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Author Topic: Station grounding - 2nd floor condo  (Read 4207 times)
KK4IOH
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Posts: 2




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« on: April 24, 2012, 08:16:27 AM »

I am just starting out and building my first station at home. More in the planning and preparing state at this point.

I am using a mobile rig for VHF/UHF only now and a mag mount on my grill. This set up works OK for my local repeaters but I want my porch and grill back ASAP.

I live in a 2 story 4 unit condo built in 1929. The electrical outlets aren't even grounded plugs.
To complicate things more I am on the 2nd floor.

My station will be located on an exterior wall which is brick on the exterior and plaster on the inside.

I am not sure If I can get antenna's on the roof or if the attic will be the best I can do. Then I have to choose what to use of course.


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K1CJS
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« Reply #1 on: April 24, 2012, 09:28:53 AM »

For VHF/UHF, if you're going to put a 'permanent' antenna up on the roof or the house, you have to run a ground cable down to a ground stake from the antenna mast or tripod.  It is not necessary for an RF ground, simply as a lightning/discharge and safety ground.  You need not run a shack ground at all, but still must install a lightning/surge arrestor in the co-ax line to the shack.

However, if all you're going to do is to put that magmount up so you can use that, it isn't necessary to run any ground since that is considered a temporary antenna.
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KC7YE
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« Reply #2 on: April 24, 2012, 04:09:12 PM »

I feel your pain ! Run HF to Buddistick or Ham stick out window, after dark or when see building Nazis leave. Had lots of RF in shack. Obtained some copper braid, ran under rug and along wall to cold water pipe. No more RF problem XYL not happy. Now if could get rid of the electrical hash ------- To cold and wet here in Western WA to want to spend winters (sept - june) sitting in car, mobile.
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KK4IOH
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« Reply #3 on: April 25, 2012, 05:27:52 AM »

I can definitely use the attic but I also think I could get away with something small like a discone or a small vertical (dual band for 2m & 70cm) on the roof if i strapped it to the chimney. If I can figure out a way to get on the roof I possibly could use a wire for HF maybe between 2 chimneys if the distance is long enough.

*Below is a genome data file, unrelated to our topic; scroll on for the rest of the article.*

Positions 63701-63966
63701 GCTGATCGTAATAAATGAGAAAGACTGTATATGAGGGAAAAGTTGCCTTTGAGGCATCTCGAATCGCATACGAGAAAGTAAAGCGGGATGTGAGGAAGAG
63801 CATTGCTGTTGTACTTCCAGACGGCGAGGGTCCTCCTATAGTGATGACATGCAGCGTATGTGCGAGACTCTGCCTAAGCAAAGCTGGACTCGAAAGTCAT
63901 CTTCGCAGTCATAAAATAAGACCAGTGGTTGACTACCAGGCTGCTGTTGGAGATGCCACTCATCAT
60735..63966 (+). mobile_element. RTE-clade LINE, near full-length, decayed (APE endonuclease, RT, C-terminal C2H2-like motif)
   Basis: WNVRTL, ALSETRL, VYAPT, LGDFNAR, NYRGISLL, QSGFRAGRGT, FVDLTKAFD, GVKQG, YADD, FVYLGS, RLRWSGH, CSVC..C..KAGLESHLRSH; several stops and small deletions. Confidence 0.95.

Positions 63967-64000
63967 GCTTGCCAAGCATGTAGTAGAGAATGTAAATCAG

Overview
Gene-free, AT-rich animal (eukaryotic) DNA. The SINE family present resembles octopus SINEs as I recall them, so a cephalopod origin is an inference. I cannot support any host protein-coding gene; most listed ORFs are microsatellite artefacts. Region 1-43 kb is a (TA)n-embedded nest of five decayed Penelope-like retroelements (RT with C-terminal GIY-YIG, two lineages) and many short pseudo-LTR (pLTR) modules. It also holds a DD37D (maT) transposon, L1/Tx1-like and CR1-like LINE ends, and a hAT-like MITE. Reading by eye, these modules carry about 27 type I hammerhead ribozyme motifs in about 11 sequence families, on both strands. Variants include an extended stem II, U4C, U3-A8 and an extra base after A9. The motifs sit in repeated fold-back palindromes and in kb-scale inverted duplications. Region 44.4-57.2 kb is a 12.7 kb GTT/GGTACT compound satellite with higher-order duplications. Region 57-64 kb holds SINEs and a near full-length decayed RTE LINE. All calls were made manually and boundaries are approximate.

Having no ground on the AC has always bothered me.

I have an 18 story building diagonally located across the street and I'm sandwiched between 2 - 2 story buildings similar to the one I live in. My landlord had no issue with me running cable outlets and Ethernet throughout my place as long as it was done properly.

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LA9XNA
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« Reply #4 on: April 26, 2012, 09:44:24 PM »

If yøu are using balanced antennas and running at reasonable power(100W) the grounding is not that important.
The main reason for station grounding is for RFI to bleed off.
If you use dipoles for HF and Diamond X-50 or similar no problem.
To bound the chassis of the equipment in your setup is more important.
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AA4PB
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« Reply #5 on: April 27, 2012, 08:47:43 AM »

If you use a balanced antenna you don't need an "RF ground" but if it is located outside on the roof then it certainly needs a ground connection to a ground rod or building steel to help protect against lightning damage. Without it, even a nearby strike can couple enough energy into the antenna and coax to arc over somewhere and start a fire.

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LA9XNA
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« Reply #6 on: April 30, 2012, 11:12:39 AM »

If you use a balanced antenna you don't need an "RF ground" but if it is located outside on the roof then it certainly needs a ground connection to a ground rod or building steel to help protect against lightning damage. Without it, even a nearby strike can couple enough energy into the antenna and coax to arc over somewhere and start a fire.



The simpel solution to a nerbye strike is to unplug the radio when not operating.
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AA4PB
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« Reply #7 on: April 30, 2012, 01:50:02 PM »

"The simpel solution to a nerbye strike is to unplug the radio when not operating."

That may protect the radio but you'll still have high voltage on the feed line into the shack with the potential for arc-over and fire. The antenna mast and feed line shield absolutely need to be returned to ground via a low impedance path. The radio is probably the least of your potential problems. I also expect the liability could be quite sizable for damage to the building caused by the improper safety grounding of an antenna that you installed on the roof.


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